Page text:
Still, it would certainly not be fair to characterize Durova as being in any way typical of the average Wikipedia administrator, most of whom are decent people with perfectly benevolent (if misguided) motives. Almost as soon as she gained administrator status, Durova began to exhibit almost shocking levels of self-aggrandizement, vindictiveness, paranoia, and incompetence that are already legendary in the annals of Wikipedian absurdities. The incident you've documented here is hardly isolated - it's just one of a long series of blunders, slanders, and attacks on undeserving volunteers whose only offense, in some cases, was to question her actions or motives. (And, in one particularly galling case, to ask for a simple apology for a statement that could only have been interpreted as outright libel.)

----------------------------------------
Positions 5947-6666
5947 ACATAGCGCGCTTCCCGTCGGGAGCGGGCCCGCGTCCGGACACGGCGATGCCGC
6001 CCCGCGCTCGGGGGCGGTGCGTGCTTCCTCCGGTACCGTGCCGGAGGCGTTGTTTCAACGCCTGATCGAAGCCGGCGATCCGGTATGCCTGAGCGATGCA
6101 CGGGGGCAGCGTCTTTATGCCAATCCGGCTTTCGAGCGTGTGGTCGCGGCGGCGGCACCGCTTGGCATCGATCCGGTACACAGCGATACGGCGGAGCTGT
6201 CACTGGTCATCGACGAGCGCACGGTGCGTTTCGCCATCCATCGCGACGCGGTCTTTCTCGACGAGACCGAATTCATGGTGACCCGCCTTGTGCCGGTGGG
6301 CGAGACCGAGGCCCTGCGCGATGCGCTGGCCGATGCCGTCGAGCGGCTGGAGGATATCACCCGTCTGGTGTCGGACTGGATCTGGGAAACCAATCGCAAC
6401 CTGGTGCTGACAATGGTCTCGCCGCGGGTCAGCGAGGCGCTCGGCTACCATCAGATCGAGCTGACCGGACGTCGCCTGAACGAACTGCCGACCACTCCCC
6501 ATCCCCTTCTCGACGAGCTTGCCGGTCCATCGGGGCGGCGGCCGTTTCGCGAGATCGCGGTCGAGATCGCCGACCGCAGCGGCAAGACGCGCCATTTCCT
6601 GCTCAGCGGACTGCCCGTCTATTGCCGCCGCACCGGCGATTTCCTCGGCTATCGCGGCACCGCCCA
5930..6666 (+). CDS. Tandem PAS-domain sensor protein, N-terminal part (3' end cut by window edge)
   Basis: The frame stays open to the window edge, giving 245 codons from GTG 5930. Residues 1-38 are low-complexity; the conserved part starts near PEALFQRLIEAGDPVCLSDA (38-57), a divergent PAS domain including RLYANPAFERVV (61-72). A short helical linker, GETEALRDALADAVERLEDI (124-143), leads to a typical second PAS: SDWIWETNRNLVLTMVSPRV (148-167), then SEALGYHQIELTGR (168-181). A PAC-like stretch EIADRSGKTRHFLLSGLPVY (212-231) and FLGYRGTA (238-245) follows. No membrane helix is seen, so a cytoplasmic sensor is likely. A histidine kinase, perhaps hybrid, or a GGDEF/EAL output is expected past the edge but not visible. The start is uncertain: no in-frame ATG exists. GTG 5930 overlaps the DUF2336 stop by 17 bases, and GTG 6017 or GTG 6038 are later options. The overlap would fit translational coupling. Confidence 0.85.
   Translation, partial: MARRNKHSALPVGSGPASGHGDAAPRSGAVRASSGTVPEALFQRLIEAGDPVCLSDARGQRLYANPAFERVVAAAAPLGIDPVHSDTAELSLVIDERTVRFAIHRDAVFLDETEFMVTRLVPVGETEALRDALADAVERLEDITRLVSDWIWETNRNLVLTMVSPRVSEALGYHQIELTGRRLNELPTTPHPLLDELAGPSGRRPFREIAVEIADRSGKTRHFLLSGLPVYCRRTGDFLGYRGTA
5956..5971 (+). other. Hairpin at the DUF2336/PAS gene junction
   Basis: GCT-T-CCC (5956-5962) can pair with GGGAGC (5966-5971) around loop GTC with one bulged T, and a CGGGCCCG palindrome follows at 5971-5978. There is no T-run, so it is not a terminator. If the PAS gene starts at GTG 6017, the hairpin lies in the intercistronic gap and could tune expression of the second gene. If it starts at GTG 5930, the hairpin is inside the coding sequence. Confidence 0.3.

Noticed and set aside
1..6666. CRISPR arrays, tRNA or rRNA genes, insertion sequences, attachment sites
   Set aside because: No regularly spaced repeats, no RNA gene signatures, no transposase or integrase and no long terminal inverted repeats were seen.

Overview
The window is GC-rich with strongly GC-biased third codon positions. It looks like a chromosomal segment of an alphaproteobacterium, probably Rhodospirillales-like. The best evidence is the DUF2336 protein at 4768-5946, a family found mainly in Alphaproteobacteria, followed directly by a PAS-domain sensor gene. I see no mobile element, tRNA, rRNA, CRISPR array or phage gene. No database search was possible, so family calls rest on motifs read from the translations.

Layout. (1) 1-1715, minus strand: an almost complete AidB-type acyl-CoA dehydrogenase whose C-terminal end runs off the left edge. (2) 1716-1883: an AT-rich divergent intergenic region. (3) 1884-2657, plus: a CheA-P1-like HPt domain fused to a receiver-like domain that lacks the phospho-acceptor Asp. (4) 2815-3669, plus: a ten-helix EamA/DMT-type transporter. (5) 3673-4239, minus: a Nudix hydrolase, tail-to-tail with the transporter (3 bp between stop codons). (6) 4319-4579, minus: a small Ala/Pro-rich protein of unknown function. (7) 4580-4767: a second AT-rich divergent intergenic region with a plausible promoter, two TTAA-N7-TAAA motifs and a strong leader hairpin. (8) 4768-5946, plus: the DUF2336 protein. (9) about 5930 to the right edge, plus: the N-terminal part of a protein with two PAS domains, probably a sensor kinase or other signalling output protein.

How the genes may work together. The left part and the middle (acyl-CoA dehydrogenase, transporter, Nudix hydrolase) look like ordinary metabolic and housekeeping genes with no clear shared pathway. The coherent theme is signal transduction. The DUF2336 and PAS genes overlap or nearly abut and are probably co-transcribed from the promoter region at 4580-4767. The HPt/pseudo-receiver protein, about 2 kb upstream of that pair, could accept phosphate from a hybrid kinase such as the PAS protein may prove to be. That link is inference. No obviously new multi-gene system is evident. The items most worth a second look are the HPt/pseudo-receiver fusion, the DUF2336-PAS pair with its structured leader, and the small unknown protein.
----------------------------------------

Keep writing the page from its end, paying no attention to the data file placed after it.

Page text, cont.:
The Wikipedia Review's purpose is to help expose the corruption, abusiveness, and hypocrisy that exists at the heart of Wikipedia. In a very small number of cases, that has - admittedly - involved exposing some information about the Wikipedians themselves. Ultimately, it's perfectly understandable that the Wikipedia hard-liners would come to despise us, publish all manner of lies and distortions about us, and attempt to censor links to (if not actual mentions of) us. After all, nobody likes being criticized, particularly when they're not being paid for it! But the degree of paranoia and vindictiveness we're now seeing is getting beyond all hope of rationality. Moreover, this is coming long after we've taken significant steps to remove offensive or potentially compromising information from public areas of our own website, if not to delete it altogether. (As it turns out, we don't care so much about our search-engine rankings. *Imagine that!*)

We can only hope that Wikipedia finds a way to right its ship sooner, rather than later, but history suggests that we're in for a long wait.